-- Robert Preidt
WEDNESDAY, Dec. 8 (HealthDay News) -- A new test that requires
only a tiny sample of a mother's blood to scan the genome of a
fetus may offer a safer alternative to current methods of prenatal
screening for genetic diseases, a new study suggests.
Currently, a sample of fetal tissue is collected using invasive
procedures such as amniocentesis or chorionic villus sampling, both
of which pose a small but definite risk to the fetus.
But, Chinese researchers found that fetal DNA floating in the
mother's blood contains the entire fetal genome and can reveal a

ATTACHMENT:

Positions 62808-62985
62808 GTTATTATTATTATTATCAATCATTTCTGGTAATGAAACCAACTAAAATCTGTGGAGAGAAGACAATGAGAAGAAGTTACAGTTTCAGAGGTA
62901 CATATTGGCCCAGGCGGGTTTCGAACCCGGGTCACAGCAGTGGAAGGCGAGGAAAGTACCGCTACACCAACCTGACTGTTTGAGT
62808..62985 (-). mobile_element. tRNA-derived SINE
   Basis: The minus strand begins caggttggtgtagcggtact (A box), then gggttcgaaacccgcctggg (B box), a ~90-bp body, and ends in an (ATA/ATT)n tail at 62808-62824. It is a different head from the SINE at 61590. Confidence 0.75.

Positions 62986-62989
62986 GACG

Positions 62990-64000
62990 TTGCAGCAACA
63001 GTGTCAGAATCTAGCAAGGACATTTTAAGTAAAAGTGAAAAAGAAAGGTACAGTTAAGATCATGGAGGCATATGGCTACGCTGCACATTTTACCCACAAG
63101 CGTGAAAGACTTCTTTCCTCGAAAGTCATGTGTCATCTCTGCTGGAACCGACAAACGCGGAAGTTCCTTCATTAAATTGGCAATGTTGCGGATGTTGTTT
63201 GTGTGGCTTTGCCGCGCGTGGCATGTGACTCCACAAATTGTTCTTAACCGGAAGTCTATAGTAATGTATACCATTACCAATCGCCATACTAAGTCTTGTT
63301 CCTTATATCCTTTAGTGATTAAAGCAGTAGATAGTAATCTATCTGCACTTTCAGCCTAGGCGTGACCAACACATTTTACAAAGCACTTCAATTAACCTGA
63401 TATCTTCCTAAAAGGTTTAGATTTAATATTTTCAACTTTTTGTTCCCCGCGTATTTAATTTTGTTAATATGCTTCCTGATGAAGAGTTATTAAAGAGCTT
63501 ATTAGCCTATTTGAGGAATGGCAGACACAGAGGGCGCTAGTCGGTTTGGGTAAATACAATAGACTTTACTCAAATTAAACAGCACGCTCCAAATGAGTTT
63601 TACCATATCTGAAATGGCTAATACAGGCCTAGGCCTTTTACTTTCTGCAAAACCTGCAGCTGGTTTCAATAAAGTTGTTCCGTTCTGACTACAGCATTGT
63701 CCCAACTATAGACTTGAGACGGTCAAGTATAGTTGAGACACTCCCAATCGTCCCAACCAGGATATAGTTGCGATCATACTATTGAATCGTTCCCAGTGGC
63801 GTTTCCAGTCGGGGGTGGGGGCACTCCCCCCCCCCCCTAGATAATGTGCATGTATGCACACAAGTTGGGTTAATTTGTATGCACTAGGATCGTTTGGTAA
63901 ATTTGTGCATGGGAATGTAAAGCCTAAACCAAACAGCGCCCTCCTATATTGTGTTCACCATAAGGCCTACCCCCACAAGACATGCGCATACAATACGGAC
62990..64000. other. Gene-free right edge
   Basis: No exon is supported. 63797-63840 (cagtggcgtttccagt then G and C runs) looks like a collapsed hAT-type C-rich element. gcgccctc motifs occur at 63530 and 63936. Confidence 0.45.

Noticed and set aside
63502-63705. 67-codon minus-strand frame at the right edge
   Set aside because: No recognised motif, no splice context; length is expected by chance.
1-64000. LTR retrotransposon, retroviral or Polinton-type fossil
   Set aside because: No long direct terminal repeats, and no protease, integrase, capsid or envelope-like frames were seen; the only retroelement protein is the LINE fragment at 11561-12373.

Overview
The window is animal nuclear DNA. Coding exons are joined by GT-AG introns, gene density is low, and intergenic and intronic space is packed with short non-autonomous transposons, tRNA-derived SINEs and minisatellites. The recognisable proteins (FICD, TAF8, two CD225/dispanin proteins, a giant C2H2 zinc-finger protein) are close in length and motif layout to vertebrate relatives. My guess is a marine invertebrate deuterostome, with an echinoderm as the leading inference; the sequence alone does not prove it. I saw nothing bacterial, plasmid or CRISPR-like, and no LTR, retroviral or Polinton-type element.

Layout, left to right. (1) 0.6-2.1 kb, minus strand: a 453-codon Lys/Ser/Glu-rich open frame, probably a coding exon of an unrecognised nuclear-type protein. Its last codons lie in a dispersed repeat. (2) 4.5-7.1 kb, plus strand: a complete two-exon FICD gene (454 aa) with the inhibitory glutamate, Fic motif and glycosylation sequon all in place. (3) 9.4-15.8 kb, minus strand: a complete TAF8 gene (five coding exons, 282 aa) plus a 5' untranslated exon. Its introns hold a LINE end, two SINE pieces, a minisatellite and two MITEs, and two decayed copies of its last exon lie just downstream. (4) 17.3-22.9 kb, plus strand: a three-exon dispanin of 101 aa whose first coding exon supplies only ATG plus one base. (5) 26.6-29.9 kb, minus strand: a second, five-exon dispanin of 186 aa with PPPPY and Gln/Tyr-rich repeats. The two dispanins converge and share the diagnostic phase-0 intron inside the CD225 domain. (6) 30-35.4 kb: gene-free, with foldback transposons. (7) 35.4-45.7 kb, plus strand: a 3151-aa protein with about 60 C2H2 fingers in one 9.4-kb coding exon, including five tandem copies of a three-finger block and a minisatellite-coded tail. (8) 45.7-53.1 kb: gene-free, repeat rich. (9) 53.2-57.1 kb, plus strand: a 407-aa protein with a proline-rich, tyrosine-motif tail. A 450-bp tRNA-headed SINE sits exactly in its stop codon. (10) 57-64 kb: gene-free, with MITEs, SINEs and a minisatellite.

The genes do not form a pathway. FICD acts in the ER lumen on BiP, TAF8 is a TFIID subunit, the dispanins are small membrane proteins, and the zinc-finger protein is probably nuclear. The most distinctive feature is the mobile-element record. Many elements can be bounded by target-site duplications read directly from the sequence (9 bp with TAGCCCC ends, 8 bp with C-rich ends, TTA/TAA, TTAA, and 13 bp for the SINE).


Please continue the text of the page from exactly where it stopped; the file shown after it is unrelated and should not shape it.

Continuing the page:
number of genetic and chromosomal disorders in the fetus.
They used the method on a couple undergoing prenatal diagnosis
for a type of genetic anemia called beta-thalassemia. The results
showed that the fetus had inherited the beta-thalassemia mutation
from the father and a normal gene from the mother, meaning the
fetus was a carrier of the disease.
The study is published in the Dec. 8 issue of
Science Translational Medicine.
The March of Dimes outlines
routine prenatal tests.
Please be aware that this information is provided to supplement the care provided by your physician. It is neither intended nor implied to be a substitute for professional medical advice. CALL YOUR HEALTHCARE PROVIDER IMMEDIATELY IF YOU THINK YOU MAY HAVE A MEDICAL EMERGENCY. Always seek the advice of your physician or other qualified health provider prior to starting any new treatment or with any questions you may have regarding a medical condition.
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